No announcement yet.

My story

  • Filter
  • Time
  • Show
Clear All
new posts

  • My story

    I have had dry eyes for about a year. It only bothers me when I wake up though. We I try to open my eyes in the morning they are extremely dry and only until i put drops in them am i about to really do anything. I wear O 2 Optix contacts which are the ones, that my doctor said I could wear a week, take out to sleep without them one night and wear them another week and then throw them away. My eyes acted really fine with this to start out with and I wore them as directed for the most part. However, they started to be very dry in the morning and I started wearing them at night not as much but it seemed that my eyes felt better if I kept them in during the whole day, otherwise they were very irritating. Eventually I could take them out and they weren't irritating so I completely quit wearing them at night. But now every morning it is were hard to get up in the morning because it is difficult to open my eyes. My doctor acted like it wasn't really a problem and I should just use drops more often during the day but I haven't gained anything from this. I have heard of a few people that have tried these lately and have had some similar problems. Any suggestions/comments?

  • #2

    Depending on what is causing your dry eyes, wearing contacts could lead to more inflammation and discomfort. I wore contacts for 5-6 years after my dry eye started, and experienced similar issues (although I never slept in them).

    My eyes felt "better" while wearing contacts during the day, but went into a "reactive mode" after I took them out in the evening. They felt very dry, irritated, and had that foreign-body sensation that no amount of drops helped. My evenings were bad---couldn't make it through a movie without lots of drops and discomfort. Nighttimes are always bad for me, as are mornings.

    Since I quit wearing contacts altogether (3 months ago), I have dramatic improvement in irritation and discomfort. I think the contacts were a mechanical irritation as well as a saturated "source" or "pool" of accumulated proteins and irritants, and this created a chronic condition that I lived with for years. The reason my eyes "felt better" with contacts was because they were covering the cornea and protecting it from drying out (lots of sensitive nerves there). As soon as I took them out, the dry spots were raw and exposed.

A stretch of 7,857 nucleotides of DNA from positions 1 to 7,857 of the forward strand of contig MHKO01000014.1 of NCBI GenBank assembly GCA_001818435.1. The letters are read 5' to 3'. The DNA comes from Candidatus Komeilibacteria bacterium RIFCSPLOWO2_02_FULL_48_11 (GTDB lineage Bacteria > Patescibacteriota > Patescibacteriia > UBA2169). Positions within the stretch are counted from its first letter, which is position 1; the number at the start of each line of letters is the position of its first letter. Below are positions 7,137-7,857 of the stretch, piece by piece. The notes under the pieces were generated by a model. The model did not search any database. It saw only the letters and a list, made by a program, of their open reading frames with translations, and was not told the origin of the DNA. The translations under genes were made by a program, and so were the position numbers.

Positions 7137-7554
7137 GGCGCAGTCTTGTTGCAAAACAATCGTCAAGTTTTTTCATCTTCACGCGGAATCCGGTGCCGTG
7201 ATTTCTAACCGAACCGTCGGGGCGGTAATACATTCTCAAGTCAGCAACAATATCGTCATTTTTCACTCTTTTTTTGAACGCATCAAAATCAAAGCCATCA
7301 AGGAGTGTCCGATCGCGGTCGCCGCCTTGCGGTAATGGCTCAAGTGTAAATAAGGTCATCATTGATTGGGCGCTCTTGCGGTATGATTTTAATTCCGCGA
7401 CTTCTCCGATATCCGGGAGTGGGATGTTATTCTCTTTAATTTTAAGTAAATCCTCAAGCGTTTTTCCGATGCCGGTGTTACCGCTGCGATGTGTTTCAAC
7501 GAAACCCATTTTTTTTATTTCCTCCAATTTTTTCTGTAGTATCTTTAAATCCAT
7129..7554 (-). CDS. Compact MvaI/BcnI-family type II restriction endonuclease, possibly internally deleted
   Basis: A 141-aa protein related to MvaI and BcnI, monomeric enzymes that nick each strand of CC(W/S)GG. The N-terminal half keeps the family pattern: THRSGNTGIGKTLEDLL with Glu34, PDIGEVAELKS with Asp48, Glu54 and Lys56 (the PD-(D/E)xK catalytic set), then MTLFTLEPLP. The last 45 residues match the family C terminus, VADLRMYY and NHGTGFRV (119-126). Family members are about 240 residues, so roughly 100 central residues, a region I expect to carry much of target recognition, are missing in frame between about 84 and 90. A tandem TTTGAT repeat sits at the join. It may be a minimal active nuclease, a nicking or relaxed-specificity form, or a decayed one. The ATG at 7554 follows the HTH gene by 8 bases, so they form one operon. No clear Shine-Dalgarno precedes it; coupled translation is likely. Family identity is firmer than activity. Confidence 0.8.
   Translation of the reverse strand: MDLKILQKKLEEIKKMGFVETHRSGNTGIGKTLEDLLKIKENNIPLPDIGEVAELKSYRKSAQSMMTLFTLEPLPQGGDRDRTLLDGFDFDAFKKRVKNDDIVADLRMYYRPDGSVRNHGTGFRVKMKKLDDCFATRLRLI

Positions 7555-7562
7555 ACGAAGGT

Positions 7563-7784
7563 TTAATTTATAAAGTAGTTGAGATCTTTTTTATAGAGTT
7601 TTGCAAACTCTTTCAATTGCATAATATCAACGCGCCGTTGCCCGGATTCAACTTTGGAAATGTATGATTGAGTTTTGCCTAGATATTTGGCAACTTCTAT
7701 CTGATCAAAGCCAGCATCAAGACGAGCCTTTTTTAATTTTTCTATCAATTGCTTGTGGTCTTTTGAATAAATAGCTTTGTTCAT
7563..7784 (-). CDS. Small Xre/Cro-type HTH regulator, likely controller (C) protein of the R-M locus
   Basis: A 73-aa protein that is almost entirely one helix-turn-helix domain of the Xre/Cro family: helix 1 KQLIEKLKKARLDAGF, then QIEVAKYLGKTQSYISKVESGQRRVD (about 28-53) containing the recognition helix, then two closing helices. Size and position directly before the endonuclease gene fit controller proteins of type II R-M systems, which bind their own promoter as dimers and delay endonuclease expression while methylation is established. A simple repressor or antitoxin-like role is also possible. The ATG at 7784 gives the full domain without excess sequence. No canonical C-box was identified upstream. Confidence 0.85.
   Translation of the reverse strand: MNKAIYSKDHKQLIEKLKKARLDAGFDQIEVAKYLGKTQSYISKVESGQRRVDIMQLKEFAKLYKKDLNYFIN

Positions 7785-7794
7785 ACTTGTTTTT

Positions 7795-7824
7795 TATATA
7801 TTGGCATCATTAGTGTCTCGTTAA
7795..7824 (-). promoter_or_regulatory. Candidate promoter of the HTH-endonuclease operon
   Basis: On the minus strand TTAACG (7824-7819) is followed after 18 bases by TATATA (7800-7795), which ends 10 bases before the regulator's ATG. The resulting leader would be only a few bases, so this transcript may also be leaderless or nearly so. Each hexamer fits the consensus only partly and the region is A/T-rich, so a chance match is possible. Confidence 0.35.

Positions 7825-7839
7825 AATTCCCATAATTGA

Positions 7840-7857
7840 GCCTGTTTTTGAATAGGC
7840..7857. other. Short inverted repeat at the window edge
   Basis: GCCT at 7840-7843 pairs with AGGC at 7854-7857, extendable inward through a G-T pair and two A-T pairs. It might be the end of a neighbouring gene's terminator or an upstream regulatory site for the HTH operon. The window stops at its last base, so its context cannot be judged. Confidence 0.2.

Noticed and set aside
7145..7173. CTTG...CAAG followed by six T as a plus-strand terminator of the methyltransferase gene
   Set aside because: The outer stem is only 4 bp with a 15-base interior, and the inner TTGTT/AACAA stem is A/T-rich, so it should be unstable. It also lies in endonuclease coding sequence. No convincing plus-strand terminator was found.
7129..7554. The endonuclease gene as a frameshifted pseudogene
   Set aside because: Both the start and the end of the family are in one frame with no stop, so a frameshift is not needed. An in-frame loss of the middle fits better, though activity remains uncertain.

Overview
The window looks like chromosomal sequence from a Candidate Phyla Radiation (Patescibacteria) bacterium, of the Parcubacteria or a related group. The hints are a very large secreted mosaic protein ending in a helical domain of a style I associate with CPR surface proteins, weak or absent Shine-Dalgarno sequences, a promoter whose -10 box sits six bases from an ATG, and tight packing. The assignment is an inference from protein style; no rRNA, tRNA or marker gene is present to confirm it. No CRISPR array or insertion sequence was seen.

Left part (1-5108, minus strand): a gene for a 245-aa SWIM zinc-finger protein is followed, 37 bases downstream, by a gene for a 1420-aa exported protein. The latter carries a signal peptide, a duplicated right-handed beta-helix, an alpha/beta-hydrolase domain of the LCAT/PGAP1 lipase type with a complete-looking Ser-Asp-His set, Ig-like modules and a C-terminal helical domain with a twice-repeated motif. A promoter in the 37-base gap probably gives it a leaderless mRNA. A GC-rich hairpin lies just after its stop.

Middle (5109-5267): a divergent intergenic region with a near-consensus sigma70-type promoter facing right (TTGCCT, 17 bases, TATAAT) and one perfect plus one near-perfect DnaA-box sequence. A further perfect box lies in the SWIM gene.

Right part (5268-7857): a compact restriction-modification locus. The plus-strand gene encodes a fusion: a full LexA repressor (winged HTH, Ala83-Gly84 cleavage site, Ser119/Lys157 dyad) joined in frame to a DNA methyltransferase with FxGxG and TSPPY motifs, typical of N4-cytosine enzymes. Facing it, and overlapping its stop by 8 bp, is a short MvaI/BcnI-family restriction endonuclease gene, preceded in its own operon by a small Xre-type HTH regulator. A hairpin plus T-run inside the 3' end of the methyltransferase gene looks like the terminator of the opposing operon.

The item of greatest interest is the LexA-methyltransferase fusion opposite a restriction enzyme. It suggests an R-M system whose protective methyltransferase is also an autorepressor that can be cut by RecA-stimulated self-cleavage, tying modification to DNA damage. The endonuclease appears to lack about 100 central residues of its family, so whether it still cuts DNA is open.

Also, when you wear contacts, you have to use the remoistening drops formulated for contact lens wearers, and these all have preservatives in them. Dry eyes are more sensitive to preservatives and cleaning/soaking solutions. All these added chemicals on a daily basis never give your eyes a chance to heal and come to equilibrium with their natural tear components.

    You'll probably still have uncomfortably dry eyes at night and when you wake up, but this can be managed with drops and gels applied at bedtime and during the night, as well as sleep masks and goggles to prevent evaporation. If you're out of contacts during the day, then you can use the preservative-free vials of drops.

    Anyway, this may not apply to you. But I went for years "in denial" that the contacts weren't good for my eyes, based on my experience that "my eyes felt better with them during the day." Now, my eyes feel 80% better at ALL times, and I rarely have to use drops during the day. It took awhile, though---at least a month (out of contacts) to feel the improvement.



    • #3
      ocular surface status?

      I'm wondering whether the pattern you're experiencing of having an easier time opening eyes in the a.m. WITH the lenses than without may signal that the lenses are acting as a sort of bandage barrier between the lids and your ocular surfaces. Conceivably, the lenses could be helping your surface epithelium stay put, if it is otherwise fragile. .Sometimes bandage lenses are used for patients who have recurrent corneal erosions, along these lines. . .In any case, reasoning deductively, I would throw out for your consideration that you should make sure your corneas and conjunctiva do not now have some rough spots/abrasions that require some R&R. . .Possibly you need to see a doctor OTHER than the one prescribing your lenses, who will give those corneas and other tissue a really objective look. . .In all probability, everything is AOK, but it cannot hurt to make sure that the lenses are either ******g or aggravating a condition that needs some treatment. . .
      <Doggedly Determined>


      • #4
        I agree with both Calli and Rojzen...

        I am kind of picturing a 'step forward, step backward' situation here where... maybe you have dry eyes and/or a related ocular surface condition; contact lens use (or relative overuse) is exacerbating it; and the same contacts are also bandaging you against the symptoms (i.e. ******g the symptoms) during part of use. You need a really good evaluation. I would strongly suggest keeping a careful log of symptoms and when you experience them and going over it with a corneal specialist.
        Rebecca Petris
        The Dry Eye Foundation